Hence that dread and amazement with which, as scripture uniformly relates, holy men were struck and overwhelmed whenever they beheld the presence of God....Men are never duly touvhed and impressed with a conviction of their insignificance until they have contrasted themselves with the majesty of God. - John Calvin

One Wave said...

Interesting points Calvin.

John, were you taught that Psalm 104 was a "creation" chapter? I tend to stay away from naming portions of the Bible because then there is a presupposition. What do yo do with those ending verses if this is a passage stricly about creation? Can you give me your own thoughts instead of quoting others?

You said that everything before Gen. 9 supports us being meat eaters but from the verses you gave I don't see it.

Would you be willing to go through each passage, excepting Job 38-39, you listed and explain how you draw your conclusions?

I am not absolute in my thoughts that we were not meat eaters but I don't see a good arguement yet to convince me otherwise.

I'm not sure why it would matter to you, honestly. If you believe that we are a product of chance it would seem that you would have no qualms with the natural order of life. Life is not valuable unless there is something unique about it, what value is there in an organized fabric of chemicals.

I'm a little baffled as to why you would feel it is neccessary to call God names if His personality is void.

I hope this does not sound sarcastic, I am being sincere.

And, far be it from me to tell you what you should believe, I can only speak for my beliefs, some of which are not completely formed yet.

John W. Loftus said...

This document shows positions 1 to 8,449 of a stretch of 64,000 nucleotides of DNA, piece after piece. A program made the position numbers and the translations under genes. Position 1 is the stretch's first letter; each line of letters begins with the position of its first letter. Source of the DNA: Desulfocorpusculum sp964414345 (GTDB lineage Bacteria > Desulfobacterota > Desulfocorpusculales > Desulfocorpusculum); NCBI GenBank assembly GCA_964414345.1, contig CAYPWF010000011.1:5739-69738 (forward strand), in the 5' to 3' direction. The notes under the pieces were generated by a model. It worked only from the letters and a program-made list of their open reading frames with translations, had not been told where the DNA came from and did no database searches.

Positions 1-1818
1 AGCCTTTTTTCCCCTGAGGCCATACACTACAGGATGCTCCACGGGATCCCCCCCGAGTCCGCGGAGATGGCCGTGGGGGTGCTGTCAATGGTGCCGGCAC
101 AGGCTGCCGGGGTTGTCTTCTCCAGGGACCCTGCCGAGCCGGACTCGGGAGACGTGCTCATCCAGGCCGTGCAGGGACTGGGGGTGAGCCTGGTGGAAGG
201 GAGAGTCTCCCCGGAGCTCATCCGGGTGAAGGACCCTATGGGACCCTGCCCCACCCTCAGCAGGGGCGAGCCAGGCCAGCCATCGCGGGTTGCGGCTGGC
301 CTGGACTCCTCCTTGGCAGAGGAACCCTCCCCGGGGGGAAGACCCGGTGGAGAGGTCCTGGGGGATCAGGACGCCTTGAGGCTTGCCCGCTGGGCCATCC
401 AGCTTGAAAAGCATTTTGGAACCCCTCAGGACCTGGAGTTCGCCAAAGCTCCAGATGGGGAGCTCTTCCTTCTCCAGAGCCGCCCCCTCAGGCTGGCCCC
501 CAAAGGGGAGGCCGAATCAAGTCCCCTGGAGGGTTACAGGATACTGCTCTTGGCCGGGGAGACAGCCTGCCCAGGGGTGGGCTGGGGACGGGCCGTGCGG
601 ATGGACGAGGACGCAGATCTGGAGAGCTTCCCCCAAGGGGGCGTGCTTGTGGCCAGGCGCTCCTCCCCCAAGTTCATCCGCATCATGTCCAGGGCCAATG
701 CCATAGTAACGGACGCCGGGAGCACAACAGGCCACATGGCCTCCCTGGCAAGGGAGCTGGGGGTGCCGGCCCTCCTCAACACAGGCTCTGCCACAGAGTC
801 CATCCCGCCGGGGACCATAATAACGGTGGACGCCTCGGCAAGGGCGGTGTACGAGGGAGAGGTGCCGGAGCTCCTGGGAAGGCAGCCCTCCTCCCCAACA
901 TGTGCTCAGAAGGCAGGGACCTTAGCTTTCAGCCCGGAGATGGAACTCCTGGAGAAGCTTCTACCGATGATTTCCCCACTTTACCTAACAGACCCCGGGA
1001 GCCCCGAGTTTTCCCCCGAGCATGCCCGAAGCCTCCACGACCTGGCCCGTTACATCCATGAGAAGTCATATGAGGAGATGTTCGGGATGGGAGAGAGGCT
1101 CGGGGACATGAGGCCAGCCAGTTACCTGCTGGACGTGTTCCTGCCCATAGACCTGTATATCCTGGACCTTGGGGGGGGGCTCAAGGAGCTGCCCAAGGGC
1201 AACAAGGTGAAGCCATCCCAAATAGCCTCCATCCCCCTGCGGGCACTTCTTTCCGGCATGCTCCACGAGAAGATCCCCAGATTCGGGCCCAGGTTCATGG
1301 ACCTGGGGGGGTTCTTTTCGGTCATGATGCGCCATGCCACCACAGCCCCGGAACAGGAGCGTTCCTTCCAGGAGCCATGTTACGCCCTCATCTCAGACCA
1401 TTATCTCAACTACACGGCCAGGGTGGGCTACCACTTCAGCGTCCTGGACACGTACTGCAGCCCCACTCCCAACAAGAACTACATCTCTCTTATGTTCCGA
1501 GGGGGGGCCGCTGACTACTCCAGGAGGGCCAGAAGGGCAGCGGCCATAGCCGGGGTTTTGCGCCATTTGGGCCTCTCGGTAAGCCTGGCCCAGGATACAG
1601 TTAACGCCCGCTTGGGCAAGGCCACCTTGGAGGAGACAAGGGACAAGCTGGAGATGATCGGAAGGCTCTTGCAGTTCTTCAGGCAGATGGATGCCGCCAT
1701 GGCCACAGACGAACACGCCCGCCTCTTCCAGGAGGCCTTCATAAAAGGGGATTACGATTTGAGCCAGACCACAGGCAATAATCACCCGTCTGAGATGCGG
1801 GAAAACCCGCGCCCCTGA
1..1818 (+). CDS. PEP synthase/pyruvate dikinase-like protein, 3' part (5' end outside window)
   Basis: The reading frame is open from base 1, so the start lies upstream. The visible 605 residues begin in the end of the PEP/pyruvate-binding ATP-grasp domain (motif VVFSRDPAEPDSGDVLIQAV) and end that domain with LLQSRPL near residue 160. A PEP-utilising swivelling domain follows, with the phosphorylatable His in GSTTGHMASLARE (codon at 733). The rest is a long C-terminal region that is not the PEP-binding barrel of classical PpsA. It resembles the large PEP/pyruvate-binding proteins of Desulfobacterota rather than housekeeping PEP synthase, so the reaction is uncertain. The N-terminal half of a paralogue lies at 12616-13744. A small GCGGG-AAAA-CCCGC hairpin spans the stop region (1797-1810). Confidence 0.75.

One Wave, far be in from me to tell Christians what they should believe on this.

But whatever you decide to believe I think it is absolutely horrific that God should punish animals for what humans supposedly deserve. You cannot justify that. Try.

Calvin said...

Even in the absence of human sin, the destructive forces of nature show forth God's power and Divine nature. Such display's are very good because the sun, and the moon do not sin, nor the land and the sea, nor do the animals. They just are what they are and do what they were designed to do. The death of a wasp can serve as a reminder the wrath of God. There are millions of stars and planets that will be born and die in explosions. The universe testifies of God's eternal power and Divine nature.

Lee Randolph said...

Hi Mark,

You have a likely irresolvable Confusion of Cause regarding the anthropomorphic universe. Here are some examples of what I am talking about.

case 1.a
Since man exists the universe must have been created for him.

case 1.b
Since the universe exists man developed naturally like everything else.

case 2.a
Since the universe exists there must be a creator.

case 2.b
Since the universe exists there must be entity that has evolved sufficiently to use behavioral algorithms developed through evoulution to attempt to apply anthroporphism to chance and probability in order to comprehend it and has come up with a god as the explanation.

( I know that it is harder to say 2.b than 2.a but Ockhams razor only applies to concepts not sentences. ;-) )

case 3.
Since the universe exists there must be something that created it.

case 3.b
Since the creator exists there must be something that created it.

case 3.c
Since the creator of the creator exists there must be something that created it.

With regards to your open question to 'free-thinkers':
What would it take?
To preface, I was convinced by the same things you were. But when I went to resolve inconsistencies in the bible that bothered me I wound up accepting the folklore hypothesis for the bible.

So what would it take? It would take objective evidence. For example, when I get up in the morning, I see my dogs, I pet them, they lick me and I let them out to take care of business. I don't doubt they are there. They give me some feedback that I can understand.

If you don't buy that then here's a silly example,
Jesus should come down and shake my hand and stretch it across the room without causing me any pain and then say 'Lee, see how silly you are, now go forth and preach the good news using this as your new super-apostle-power'.

One Wave said...

I'm not ignoring you John, just busy. I would like to give it a shot later.

One Wave said...

I'm answering this on the assumption that by "punishing animals" you mean the sacrifice of animals. Animals eating each other is not a punishment, it would be a natural consequence of man disturbing the design.